How CommScope Learned from British Cycling

What does British cycling have to do with CommScope? Plenty, actually. As Mike Williams explains, the same concept that cyclists use to up their game translates to a better online experience for us. Check it out.

Cycling-Blog-Image-360x234The 20th century was not a brilliant time for British cycling. In fact, it struggled to achieve mediocrity. In a time span close to 100 years, the country won just one Olympic gold medal and never once won the Tour de France.

Then, in 2003, something changed. The governing body for British Cycling appointed Dave Brailsford, a former bicycle export sales manager, as its performance director. He implemented a philosophy known as the “aggregation of marginal gains:” if you broke down everything you could think of that goes into riding a bike, and then improved it by one percent, you will get a significant increase when you put them all together."

The British Cycling team started making many slight changes to all elements of their bikes. In just five years, the UK squad won seven of the 10 gold medals available at the 2008 Beijing Olympics and went to on become the dominant force in world cycling.

CommScope adopted that principle early in 2018 upon reviewing one of its online applications called “My Projects”. This was an application that enabled users to create and store lists of parts and create Bills of Materials and mini-catalogues. It also exported the product attributes to an Excel file and had a Request-for-Quote option.

The performance of My Projects was, at best, mediocre. Metrics showed a core group of loyal users but that, in general, new users used the tool once and rarely returned. This was worrisome for us as a team because we were convinced that the basic premise was a solid one.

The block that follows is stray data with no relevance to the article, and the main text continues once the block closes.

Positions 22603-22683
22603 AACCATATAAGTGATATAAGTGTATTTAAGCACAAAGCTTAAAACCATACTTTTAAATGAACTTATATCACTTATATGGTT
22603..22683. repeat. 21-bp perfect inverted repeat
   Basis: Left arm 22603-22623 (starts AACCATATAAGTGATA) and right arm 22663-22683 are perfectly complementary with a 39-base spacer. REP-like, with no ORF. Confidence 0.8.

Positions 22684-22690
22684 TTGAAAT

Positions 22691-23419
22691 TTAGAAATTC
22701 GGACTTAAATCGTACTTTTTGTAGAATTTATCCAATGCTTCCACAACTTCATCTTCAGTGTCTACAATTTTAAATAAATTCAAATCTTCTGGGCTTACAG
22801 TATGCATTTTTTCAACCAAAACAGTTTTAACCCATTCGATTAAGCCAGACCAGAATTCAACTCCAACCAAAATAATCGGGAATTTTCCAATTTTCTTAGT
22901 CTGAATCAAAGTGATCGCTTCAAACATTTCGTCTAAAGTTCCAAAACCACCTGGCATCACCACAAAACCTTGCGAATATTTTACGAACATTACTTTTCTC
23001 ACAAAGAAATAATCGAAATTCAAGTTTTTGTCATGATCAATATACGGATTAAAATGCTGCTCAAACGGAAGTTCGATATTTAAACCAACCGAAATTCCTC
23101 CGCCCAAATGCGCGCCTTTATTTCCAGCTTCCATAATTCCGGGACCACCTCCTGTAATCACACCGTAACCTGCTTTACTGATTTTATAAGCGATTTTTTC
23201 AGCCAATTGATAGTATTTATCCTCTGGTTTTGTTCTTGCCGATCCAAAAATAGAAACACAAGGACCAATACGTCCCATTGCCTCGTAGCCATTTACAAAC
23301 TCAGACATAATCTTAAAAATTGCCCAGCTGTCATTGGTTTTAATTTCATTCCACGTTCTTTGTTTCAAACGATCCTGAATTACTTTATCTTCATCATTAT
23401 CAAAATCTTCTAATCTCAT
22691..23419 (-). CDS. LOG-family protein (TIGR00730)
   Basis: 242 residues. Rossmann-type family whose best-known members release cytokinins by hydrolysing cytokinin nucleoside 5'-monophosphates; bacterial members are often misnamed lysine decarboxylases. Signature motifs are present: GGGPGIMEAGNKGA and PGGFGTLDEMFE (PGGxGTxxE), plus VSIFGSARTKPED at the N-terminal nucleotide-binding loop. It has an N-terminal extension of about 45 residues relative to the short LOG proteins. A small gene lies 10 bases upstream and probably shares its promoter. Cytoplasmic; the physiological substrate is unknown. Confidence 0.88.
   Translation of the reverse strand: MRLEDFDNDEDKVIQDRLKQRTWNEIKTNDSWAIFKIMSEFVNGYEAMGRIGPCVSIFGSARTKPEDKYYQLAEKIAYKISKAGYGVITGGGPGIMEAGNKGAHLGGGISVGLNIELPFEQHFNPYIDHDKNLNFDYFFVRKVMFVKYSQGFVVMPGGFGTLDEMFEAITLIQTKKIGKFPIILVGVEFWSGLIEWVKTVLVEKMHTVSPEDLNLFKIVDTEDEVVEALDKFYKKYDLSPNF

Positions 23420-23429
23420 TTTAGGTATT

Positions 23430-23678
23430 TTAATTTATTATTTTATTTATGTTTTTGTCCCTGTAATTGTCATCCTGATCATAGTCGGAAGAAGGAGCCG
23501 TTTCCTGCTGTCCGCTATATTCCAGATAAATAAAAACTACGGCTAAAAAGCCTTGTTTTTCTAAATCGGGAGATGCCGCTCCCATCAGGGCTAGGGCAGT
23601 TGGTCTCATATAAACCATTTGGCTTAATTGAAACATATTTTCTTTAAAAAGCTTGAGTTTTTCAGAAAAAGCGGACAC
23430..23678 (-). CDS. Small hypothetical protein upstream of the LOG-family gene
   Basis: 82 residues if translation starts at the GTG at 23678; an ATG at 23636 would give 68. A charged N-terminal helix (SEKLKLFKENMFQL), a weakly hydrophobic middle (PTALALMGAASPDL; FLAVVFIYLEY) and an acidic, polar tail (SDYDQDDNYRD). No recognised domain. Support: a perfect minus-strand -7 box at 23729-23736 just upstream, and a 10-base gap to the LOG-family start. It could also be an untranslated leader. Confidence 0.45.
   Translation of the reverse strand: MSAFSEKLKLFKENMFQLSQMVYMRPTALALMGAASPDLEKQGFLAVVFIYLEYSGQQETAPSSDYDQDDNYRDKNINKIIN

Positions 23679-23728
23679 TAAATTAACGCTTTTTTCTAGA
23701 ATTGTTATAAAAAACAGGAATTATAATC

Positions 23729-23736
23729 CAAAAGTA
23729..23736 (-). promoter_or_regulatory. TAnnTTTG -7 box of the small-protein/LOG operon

CLICK TO TWEET: What does British cycling have to do with CommScope? Plenty!

We conducted a series of user surveys and feedback sessions, and then collated all the data and recommendations. We then had to make a decision. Should we throw everything away and start from scratch, or should we work with what we had? We decided to go with what we had and invoke Brailsford’s philosophy.

We dissected every element of the app from the look and feel of the opening page to how many clicks it took to add a project to a list and from the contents of the exported Excel file to what the Request-for-Quote button did. We then set about making multiple small improvements based on the feedback from our surveys and user experience best practices. We improved the layout. We improved how product lists are displayed. We added duplicate and share features. We improved the content of the exported Excel file, and we automated the process behind the Request-for-Quote option. We even changed the name of the app to “My Product Lists” which better describes what it does.

Thanks in no small part to the British cycling team’s philosophy, we made dozens of small tweaks and improvements that, when all added up, resulted in a significantly improved user experience and one which we are confident will benefit all users.

The My Products List application can be accessed through the My CommScope portal which also contains registration information for new users. We have also produced a short tutorial video and created an infographic highlighting the key improvements.